Princely epic should be 'warts and all'.
SIR - I have read with interest the letters in the Western Mail concerning the possibility of a film depicting the life of Owain Glyndwr - the latest from an I Seaton of Mumbles.
Owain Glyndwr was most certainly Wales' most outstanding patriot and leader, and a film of his life is long overdue.
That said, not all of Owain's actions in the Glyndwr Rebellion of the early 1400s could be described as "cherishing our historical environment", as noted by I Seaton.
In 1405, 2,600 French troops landed at Milford Haven and, joining forces with Owain's army, marched on to Carmarthen, where they ransacked the town and took over the castle. More than 50 innocent townspeople were killed in Carmarthen, and many more injured and maimed.
A number of the members of Owain's army were from the Marches, led by the Norman-Welsh Marcher Lord, Edmund Mortimer.
I realise that the Middle Ages were terrible times and that it is important not to judge yesterday's actions by today's standards.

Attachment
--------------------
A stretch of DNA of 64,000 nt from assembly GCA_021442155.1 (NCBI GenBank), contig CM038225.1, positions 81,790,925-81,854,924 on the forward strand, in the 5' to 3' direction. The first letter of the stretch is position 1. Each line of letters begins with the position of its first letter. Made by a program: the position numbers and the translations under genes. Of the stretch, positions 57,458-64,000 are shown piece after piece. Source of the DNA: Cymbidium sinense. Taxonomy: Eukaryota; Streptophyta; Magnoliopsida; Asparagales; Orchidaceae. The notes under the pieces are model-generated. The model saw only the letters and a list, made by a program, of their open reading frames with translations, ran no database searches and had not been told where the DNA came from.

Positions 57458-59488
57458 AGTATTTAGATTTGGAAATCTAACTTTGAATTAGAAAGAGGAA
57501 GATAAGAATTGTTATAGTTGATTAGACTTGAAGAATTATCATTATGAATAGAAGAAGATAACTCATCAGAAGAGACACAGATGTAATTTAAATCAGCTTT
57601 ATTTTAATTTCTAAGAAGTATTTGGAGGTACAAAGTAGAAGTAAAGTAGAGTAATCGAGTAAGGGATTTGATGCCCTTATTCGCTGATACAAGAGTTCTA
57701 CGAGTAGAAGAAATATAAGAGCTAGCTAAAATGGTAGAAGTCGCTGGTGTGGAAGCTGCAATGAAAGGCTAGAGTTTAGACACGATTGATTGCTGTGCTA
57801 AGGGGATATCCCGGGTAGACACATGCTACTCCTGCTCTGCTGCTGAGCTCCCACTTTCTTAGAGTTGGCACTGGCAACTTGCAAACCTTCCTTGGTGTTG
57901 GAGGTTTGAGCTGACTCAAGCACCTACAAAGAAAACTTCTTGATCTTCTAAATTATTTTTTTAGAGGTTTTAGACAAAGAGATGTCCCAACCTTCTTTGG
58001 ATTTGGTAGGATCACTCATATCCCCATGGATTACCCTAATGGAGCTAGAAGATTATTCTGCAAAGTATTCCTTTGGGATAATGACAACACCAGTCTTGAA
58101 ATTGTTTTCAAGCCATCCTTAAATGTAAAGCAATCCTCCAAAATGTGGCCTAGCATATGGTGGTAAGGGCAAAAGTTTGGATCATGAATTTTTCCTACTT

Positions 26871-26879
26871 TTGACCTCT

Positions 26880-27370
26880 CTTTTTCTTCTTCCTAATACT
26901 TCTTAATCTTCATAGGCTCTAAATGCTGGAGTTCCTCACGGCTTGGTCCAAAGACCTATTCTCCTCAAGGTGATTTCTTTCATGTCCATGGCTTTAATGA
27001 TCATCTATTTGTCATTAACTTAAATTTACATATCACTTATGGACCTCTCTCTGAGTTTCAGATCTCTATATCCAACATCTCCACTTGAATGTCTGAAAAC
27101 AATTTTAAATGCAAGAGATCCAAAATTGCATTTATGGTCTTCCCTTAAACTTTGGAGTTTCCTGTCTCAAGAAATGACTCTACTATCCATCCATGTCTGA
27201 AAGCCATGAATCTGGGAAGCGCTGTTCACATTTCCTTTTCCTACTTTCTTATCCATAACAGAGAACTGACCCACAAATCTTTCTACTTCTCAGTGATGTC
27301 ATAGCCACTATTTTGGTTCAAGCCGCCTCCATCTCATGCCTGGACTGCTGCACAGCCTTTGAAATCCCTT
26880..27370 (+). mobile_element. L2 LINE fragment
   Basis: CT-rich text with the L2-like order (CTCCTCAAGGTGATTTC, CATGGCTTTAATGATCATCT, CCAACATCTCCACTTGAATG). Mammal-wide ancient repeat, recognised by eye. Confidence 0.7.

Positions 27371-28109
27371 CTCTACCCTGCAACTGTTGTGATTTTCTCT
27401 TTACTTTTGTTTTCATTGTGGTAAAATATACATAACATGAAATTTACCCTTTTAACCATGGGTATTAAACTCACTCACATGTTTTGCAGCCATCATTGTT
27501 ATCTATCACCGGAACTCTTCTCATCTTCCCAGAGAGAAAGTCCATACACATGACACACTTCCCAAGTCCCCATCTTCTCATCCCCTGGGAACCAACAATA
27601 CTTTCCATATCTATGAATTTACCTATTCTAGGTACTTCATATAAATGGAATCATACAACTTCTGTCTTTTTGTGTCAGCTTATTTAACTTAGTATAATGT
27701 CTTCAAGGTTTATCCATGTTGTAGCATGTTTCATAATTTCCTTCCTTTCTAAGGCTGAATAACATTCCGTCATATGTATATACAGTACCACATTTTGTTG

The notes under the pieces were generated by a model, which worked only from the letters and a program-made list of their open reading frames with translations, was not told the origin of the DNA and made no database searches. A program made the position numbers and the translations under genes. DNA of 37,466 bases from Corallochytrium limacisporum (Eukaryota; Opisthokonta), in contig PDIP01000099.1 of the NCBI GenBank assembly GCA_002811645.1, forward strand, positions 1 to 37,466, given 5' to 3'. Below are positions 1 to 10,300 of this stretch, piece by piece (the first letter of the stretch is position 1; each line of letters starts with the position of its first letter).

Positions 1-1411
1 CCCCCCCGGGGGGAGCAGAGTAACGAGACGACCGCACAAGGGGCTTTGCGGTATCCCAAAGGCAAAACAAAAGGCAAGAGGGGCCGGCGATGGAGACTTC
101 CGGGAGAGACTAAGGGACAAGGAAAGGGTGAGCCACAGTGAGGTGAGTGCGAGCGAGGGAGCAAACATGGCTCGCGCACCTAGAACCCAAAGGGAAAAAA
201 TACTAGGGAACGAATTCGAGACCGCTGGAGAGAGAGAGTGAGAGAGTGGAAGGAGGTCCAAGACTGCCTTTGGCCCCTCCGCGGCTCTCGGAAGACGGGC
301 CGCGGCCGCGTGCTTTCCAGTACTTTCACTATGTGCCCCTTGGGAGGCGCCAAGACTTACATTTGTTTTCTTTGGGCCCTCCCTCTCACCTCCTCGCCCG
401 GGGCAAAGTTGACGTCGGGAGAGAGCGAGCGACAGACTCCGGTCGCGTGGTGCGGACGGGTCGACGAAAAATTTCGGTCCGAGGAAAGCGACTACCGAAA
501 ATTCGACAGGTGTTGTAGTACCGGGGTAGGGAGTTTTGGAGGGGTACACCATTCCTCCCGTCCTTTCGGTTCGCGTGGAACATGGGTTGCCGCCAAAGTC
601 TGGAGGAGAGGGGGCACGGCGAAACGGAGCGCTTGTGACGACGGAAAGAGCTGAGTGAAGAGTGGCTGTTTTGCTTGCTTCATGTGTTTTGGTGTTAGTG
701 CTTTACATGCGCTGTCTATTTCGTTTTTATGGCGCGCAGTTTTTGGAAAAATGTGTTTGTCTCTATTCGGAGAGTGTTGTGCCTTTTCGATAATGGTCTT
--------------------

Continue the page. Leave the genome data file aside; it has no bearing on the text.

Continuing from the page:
I do hope that a film of Owain's life will be made, dare I say, 'warts and all', - we all need a lot more to go on than Shakespeare's Owen Glendower of fantastical description.
There is dream ending to the life of Owain Glyndwr. The dynastic uncertainties in England which followed Owain's rebellion led directly to the Wars of the Roses which culminated some 80 years after his death with the victory in battle against King Edward III and the accession to the throne of Owain's kinsman, Henry Tudor, King Henry VII. Edward III was the last Norman-Plantagenet King; Henry was born in Wales. From the Tudors came the Stuarts down to our present Queen, who is the great grand-daughter of King Henry VII (17 "greats").
What a film!
Philip Grice Carmarthen